This type of failure is in this study called solidity bankruptcy. 11 . Opposite to this. Naturally. a firm can avoid failure process if it is not reporting that the stockholders' equity in the balance sheet has declined below 1/3 of the stock capital due to losses. decreased liquidity can be connected with solidity bankruptcy or signs for preconditions to solidity bankruptcy can be in context of liquidity bankruptcy. liquidity bankruptcy can not be avoided because the process is always started by creditors. the group of liquidity ratios is more or less mixed with alternative ratios measuring also other characteristics of a firm. The results of varimax rotated factor patterns for one year prior to failure are presented in Table 6. Finnish Bankruptcy Act). This means that all the claims against the firm are settled. these failure processes are not mutually exlusive. it can continue its operations. The result can also be explained by the fact that in the original data group of liquidity ratios consisted of 19 ratios when solidity and profitability were presented only by six ratios each. This can be reflected in our models. Even though the preconditions for solidity bankruptcy exist. it is to be bankrupt. Factor analysis To study further if the models really are measuring different economic characteristics of a firm we applied factor analysis using all variables included in original data one. From these two failure types the latter one occurs more often. which all included variables measuring liquidity. we were interested in more sophisticated classification for the original variables. i.e. Both of these failure types are recognised in previous studies and they have both different theoretical frameworks. liquidity bankruptcy (see e. If the value of the company's debts is higher than the value of its assets. the firm goes into liquidation. Note that factor analysis is based on linear relationships between the ratios just like linear discriminant analysis.concept and definition of failure in Finland. it provides us with a method to identify alternative dimensions among the set of ratios. which form the basis to a financial ratio selection. if stockholders' equity in the balance sheet declines below 1/3 of the stock capital due to losses (see Finnish Companies Act).e. This was done to find out if the variables in alternative models are describing different financial dimensions so that the selection of one variable into the model is not only a consequence of extremely small differences in the values of test statistics. it is an obvious sign of continuing unprofitable operations. and three years prior to failure. Even though this process does not lead always to a failure of a liquidated firm. Second. First. However. In closer analysis this group should be divided into a smaller subgroups. Also. two. another failure type is if a firm cannot pay its debts when they fall due i.g. separately. In an opposite case. Furthermore. The failure of a firm can in Finland be concequence of two different juridic process.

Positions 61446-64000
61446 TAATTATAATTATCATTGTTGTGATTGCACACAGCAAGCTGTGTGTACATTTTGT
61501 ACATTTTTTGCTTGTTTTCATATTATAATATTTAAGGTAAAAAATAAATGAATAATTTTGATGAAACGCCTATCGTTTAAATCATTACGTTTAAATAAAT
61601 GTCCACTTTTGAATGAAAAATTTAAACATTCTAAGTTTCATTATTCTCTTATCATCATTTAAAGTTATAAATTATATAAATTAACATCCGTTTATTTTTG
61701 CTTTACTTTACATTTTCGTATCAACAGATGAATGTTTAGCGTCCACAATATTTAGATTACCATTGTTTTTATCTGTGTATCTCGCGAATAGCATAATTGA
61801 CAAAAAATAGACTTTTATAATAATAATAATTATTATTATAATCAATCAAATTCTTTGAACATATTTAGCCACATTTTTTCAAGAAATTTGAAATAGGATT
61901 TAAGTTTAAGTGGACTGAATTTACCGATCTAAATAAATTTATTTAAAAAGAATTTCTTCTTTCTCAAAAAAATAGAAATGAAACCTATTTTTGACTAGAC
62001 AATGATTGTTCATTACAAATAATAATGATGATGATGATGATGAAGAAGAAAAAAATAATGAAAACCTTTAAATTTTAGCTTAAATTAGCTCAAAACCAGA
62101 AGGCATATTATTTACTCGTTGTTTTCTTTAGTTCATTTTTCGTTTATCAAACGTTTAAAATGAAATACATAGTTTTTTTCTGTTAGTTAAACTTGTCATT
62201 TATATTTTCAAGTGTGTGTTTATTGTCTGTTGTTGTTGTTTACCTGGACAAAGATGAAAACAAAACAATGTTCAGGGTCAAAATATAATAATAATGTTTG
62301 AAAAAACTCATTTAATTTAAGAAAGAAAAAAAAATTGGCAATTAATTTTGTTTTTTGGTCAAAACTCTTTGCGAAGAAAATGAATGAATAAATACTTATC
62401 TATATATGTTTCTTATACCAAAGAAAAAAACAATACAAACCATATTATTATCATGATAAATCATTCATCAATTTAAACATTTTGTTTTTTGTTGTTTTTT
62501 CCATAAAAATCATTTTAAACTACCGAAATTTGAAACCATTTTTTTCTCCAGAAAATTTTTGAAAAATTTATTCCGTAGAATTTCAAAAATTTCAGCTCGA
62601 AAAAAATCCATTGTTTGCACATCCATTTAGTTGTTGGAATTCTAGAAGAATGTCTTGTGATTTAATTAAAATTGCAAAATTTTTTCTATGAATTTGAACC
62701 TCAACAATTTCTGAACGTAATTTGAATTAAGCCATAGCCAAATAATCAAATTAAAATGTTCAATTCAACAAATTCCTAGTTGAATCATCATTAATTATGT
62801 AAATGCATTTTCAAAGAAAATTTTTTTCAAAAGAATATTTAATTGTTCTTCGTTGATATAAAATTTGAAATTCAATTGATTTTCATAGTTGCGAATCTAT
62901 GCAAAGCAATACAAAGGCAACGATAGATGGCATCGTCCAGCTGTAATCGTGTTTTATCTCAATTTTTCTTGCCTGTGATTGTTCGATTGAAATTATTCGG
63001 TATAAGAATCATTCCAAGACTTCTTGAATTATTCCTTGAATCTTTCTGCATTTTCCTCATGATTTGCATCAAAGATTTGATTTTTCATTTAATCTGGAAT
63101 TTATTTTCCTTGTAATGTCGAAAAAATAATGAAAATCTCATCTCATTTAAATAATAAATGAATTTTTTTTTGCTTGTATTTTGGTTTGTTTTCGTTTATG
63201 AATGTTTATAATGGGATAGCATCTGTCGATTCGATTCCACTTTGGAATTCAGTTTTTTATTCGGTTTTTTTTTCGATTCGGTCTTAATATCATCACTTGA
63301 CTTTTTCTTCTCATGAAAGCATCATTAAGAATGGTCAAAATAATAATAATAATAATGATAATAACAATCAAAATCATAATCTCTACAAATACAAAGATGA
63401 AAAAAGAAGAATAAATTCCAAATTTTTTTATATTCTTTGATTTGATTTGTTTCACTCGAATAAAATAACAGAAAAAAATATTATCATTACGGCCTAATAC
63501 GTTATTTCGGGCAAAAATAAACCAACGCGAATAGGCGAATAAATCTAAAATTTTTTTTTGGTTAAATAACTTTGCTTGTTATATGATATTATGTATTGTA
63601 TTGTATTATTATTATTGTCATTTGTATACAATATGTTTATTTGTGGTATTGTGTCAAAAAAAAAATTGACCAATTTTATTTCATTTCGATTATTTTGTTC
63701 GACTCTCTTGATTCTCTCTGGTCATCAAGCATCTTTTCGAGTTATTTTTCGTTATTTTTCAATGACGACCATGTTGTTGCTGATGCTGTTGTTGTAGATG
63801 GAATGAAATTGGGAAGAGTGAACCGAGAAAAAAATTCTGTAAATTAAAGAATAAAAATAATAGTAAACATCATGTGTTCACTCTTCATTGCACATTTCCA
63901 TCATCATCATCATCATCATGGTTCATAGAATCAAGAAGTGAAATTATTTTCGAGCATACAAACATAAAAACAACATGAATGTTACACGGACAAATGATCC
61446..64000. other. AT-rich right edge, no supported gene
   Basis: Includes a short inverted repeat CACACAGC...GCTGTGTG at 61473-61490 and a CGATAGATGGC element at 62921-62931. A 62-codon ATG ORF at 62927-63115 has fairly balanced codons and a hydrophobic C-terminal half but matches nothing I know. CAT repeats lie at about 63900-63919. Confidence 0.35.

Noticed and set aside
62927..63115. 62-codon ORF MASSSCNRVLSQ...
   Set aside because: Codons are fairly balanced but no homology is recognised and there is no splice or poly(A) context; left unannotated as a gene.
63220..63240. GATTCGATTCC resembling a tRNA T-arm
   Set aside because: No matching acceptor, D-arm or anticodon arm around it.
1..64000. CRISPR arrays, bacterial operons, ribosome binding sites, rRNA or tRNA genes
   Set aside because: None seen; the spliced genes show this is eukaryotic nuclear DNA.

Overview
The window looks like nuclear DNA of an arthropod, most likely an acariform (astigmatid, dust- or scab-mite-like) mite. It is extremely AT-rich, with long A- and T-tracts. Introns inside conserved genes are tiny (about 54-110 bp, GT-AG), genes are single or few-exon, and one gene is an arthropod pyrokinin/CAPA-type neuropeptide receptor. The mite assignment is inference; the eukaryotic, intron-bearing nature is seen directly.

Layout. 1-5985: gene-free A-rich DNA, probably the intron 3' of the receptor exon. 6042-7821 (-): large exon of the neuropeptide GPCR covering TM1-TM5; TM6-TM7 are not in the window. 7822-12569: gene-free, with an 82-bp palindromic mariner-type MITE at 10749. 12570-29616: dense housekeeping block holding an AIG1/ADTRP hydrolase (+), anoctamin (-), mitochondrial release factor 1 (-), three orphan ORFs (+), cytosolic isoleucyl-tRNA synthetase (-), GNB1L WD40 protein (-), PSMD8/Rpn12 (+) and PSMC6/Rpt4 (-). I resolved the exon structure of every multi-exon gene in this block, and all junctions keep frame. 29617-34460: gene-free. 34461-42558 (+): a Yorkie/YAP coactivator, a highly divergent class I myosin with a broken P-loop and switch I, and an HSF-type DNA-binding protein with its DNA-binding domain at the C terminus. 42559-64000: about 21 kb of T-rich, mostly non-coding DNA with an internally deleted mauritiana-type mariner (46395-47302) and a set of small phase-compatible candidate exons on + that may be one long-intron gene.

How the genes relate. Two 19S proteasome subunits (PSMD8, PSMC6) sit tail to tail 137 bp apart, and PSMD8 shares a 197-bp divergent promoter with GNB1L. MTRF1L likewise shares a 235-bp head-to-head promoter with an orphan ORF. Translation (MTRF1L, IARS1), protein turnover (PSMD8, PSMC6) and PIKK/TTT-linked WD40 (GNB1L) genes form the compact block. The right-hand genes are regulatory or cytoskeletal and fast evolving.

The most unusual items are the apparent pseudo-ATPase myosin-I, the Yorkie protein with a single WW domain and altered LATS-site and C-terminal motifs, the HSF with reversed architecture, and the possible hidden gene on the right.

04118 0.14841 0.12234 0.0375 0.08977 0.86856 0.12504 0 . 6 1 8 1 2 -0.42641 0.09560 -0.36552 0.55929 -0.03399 -0.02008 0.59937 -0.13954 -0.32907 -0. 7 3 8 4 7 0. but logit model included only two of them.01049 -0. The second factor.19925 0.09130 0.e. Quick assets factor.26092 -0.3791 0.04985 0.16159 -0.34859 0.24152 0.19238 0.03770 -0.09482 0.7974 0.3791 0. Finally. 9 2 6 9 1 -0.78612 -0.05061 -0.0 .0 .92447 -0. Factor loadings.45077 0. on the first.26984 0.02955 0.04187 0.03768 0. FACTOR1 FACTOR2 FACTOR3 FACTOR4 FACTOR5 FACTOR6 FACTOR7 R1 R2 R3 R4 R5 R6 R7 R8 R9 R10 R11 R12 R13 R14 R15 R16 R17 R18 R19 R20 R21 R22 R23 R24 R25 R26 R27 R28 R29 R30 R31 Proportion Cumulative 0.10820 0.23658 -0.09310 0.14981 -0.16625 0.00928 0. and fourth.07020 -0.33028 -0.21395 -0.69537 0.04894 0.15527 -0.09566 0. second.32322 -0.06026 0.08076 0.07421 0.15525 0.29366 -0.27436 0.08336 0.46193 -0. Turnover factor.05146 0.04928 -0.31040 0.16496 0.08536 0.14829 -0.30210 0.0 .01701 0 .12686 -0.93992 0.07770 0.05068 0.11180 0.0 .29679 -0. The names of the factors are based on the ratios with highest loading on the factors.04462 .22312 0.55841 0.8349 The criterion based on Eigenvalues higher than one yielded a seven factor solution.11140 0.07460 0.05147 -0.00315 0.13186 -0.13603 -0.07906 -0. 8 8 4 6 8 0. 8 7 4 8 1 -0.01658 0.04368 -0.1035 0.01812 -0. 5 7 2 6 2 0.07141 -0. rotated factor pattern with original variables one year prior to failure.35848 0. Variables in DA model as well as in GA model were representing all these four factors.20205 .00203 0.60710 -0.03647 0.54319 0. i.28664 0 .28634 0.21929 0.58225 -0.03265 0.04126 0.10342 0.40235 0.18610 0.15021 -0.02116 -0.01347 0.03494 0.11212 -0.06995 0.02326 0. The variables in all three models were loaded on four factors.03430 0. third. This factor was represented in all models.01460 0.6979 0.09686 .28072 0 .07250 0.71866 0.11893 -0.03123 -0.01557 0. 8 1 0 1 0 -0.16748 -0.07935 -0.03535 -0. 12 .48808 .08578 0.Table 6.05255 0.0 .03429 0.07082 0.01967 -0.86179 0.02171 0. all models included variables loaded on factor five.92559 0.13257 -0. Static leverage factor.6202 0.09100 -0. 7 3 4 5 0 0.48614 -0.14483 -0.13410 -0.02586 0.31638 -0.20723 0.86741 -0.0777 0.53782 .33863 FACTOR1 FACTOR2 FACTOR3 FACTOR4 FACTOR5 FACTOR6 FACTOR7 0.86354 0.19786 0.02029 0.13485 0.00223 -0.35486 -0.63130 0.02386 -0.05207 0. were both included in DA and GA models but excluded in logit model.26590 0 .15757 -0.07291 0.20633 -0.5167 0.23939 -0. 6 0 9 5 5 -0.03617 0.50691 0.05311 -0.15045 0.0443 0.01226 0.12684 -0.00767 0.07172 0.25326 0 .27203 0.04073 0.15204 -0.47460 -0.03230 0.16042 -0.06071 0.08609 0.02561 -0.00401 0.07722 0. 8 5 5 3 8 0.08122 0.06048 -0.06434 0 .93324 0.07854 -0.01340 0.00364 -0.94239 -0.00676 0.94953 -0.1376 0.02379 0.11173 0.05353 0.05981 0.23711 -0.22530 0.03963 -0.09317 0. 5 9 2 2 2 -0.0552 0.08547 -0.05725 0.00168 -0.7531 0.11316 -0.00287 0.37181 0 . 4 3 4 7 6 0. Factor one can be named as Profitability and dynamic leverage factor.59926 -0.11659 -0. namely the first and the fifth factors.02442 -0.25161 -0.02538 0. as well as the third factor.06629 0. 8 7 7 9 5 0.09079 0.24413 -0.